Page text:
Alternatives to Billiton wait in wings: PotashCorp

The "poison pill" policy blocking a hostile takeover of PotashCorp is buying time for it to look at "competing transactions which are presently being considered," the fertilizer firm says.

Saskatoon-based PotashCorp, the biggest potash producer on the planet, is publicly urging its shareholders to reject a $130-pre-share, $38.6 billion hostile bid (all figures US$) from Australian mining giant BHP Billiton.

But while industry observers predict various major miners will step forward with competing bids, Billiton remains the only declared bidder for PotashCorp so far, thus blunting any suggestion that it should sweeten its offer.

PotashCorp’s poison pill, if or when triggered by an unsolicited purchase of over 20 per cent of its shares, would automatically flood the market with cut-price shares offered to every shareholder other than the unsolicited bidder, diluting the value of that bidder’s stake.

The poison pill or "shareholder rights plan" allows for a takeover through a "permitted bid" or a negotiated deal. However, PotashCorp noted in a release Wednesday, "Billiton chose not to make a permitted bid despite being in a position to do so."

The rights plan, in the meantime, continues to give Potash "sufficient time to explore and develop alternatives to enhance shareholder value," the company said.

Those include "competing transactions which are presently being considered or which might emerge in the future," PotashCorp said Wednesday, though it didn’t name any other specific suitors.

PotashCorp also reported Wednesday that Toronto’s TSX stock exchange has "deferred its consideration" of the Potash rights plan until the "appropriate securities commission" makes a decision about the plan or Potash shareholders ratify the plan through a vote.

TSX’s deferral is "typical for shareholder rights plans adopted while an issuer is aware of an actual or potential takeover bid," PotashCorp said.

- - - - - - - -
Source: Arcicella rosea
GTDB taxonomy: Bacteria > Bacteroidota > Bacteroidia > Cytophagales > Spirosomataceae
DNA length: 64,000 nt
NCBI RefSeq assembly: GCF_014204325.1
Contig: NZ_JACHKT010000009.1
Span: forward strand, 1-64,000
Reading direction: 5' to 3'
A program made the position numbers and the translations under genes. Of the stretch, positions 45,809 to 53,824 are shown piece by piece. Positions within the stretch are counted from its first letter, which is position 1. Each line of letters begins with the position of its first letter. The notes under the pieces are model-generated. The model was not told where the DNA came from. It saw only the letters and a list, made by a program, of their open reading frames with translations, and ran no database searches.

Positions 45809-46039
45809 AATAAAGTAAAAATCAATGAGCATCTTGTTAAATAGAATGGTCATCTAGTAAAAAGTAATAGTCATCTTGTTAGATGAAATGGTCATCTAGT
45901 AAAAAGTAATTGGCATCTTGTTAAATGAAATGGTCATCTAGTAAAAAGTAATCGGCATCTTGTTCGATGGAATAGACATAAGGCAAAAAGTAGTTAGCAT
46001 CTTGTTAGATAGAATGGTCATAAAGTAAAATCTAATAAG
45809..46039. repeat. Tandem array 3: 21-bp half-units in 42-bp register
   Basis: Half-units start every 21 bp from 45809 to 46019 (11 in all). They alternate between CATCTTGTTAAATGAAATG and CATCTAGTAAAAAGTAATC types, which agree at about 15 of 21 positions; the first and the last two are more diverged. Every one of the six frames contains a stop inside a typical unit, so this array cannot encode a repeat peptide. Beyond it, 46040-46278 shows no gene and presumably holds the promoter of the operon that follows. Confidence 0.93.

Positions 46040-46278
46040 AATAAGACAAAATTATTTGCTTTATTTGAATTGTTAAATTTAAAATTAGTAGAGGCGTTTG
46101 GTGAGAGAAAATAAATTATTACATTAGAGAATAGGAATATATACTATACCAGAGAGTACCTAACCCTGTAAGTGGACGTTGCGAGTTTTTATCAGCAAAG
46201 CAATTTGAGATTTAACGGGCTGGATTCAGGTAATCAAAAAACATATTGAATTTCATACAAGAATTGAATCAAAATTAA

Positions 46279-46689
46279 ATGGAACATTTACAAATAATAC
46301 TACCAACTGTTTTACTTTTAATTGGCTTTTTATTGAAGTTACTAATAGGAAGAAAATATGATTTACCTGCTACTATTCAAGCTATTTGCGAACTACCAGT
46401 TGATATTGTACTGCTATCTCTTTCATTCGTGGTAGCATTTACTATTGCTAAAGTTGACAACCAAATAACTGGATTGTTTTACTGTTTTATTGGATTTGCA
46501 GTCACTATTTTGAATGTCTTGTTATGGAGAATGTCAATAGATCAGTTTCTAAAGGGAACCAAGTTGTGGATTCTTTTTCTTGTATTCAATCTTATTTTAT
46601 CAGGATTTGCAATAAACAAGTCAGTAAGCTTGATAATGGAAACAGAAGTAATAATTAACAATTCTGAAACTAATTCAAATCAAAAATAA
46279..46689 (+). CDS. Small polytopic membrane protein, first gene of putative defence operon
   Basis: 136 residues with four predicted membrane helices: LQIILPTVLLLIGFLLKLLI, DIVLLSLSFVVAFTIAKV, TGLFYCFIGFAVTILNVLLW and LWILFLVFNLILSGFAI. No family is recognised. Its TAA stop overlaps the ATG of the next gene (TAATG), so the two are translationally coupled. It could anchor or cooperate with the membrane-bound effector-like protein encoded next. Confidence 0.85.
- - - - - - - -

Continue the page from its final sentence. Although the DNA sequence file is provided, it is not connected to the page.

The deferral, Potash said, "does not affect the validity of the rights plan or the rights issued thereunder and the rights plan remains in full effect."

"Highly suspicious"

Other alleged dealings in PotashCorp stock, meanwhile, have ended up with U.S. charges of insider trading against a pair of Spanish traders, both now the target of a related court order to seize their assets.

The U.S. Securities and Exchange Commission (SEC) on Tuesday announced charges against Juan Jose Fernandez Garcia and Luis Martin Caro Sanchez of Madrid, alleging both men made nearly $1.1 million in illegal profits in advance of PotashCorp going public with Billiton’s cash offer.

Garcia and Sanchez are alleged to have bought hundreds of "out-of-the-money" call option contracts for Potash stock in the days leading up to the Aug. 17 public announcement of Billiton’s bid.

Garcia and Sanchez jointly spent just over $61,000 to buy the contracts in U.S. brokerage accounts, the SEC said in its release Tuesday.

Then, right after the Aug. 17 announcement, Garcia and Sanchez sold all of their options and "tried to move offshore highly suspicious trading profits made just a few days before," according to Daniel Hawke, chief of the market abuse unit for the SEC’s enforcement division.

Garcia, the SEC said, is the head of a research arm of Banco Santander, a Spanish banking group advising Billiton on its Potash bid.

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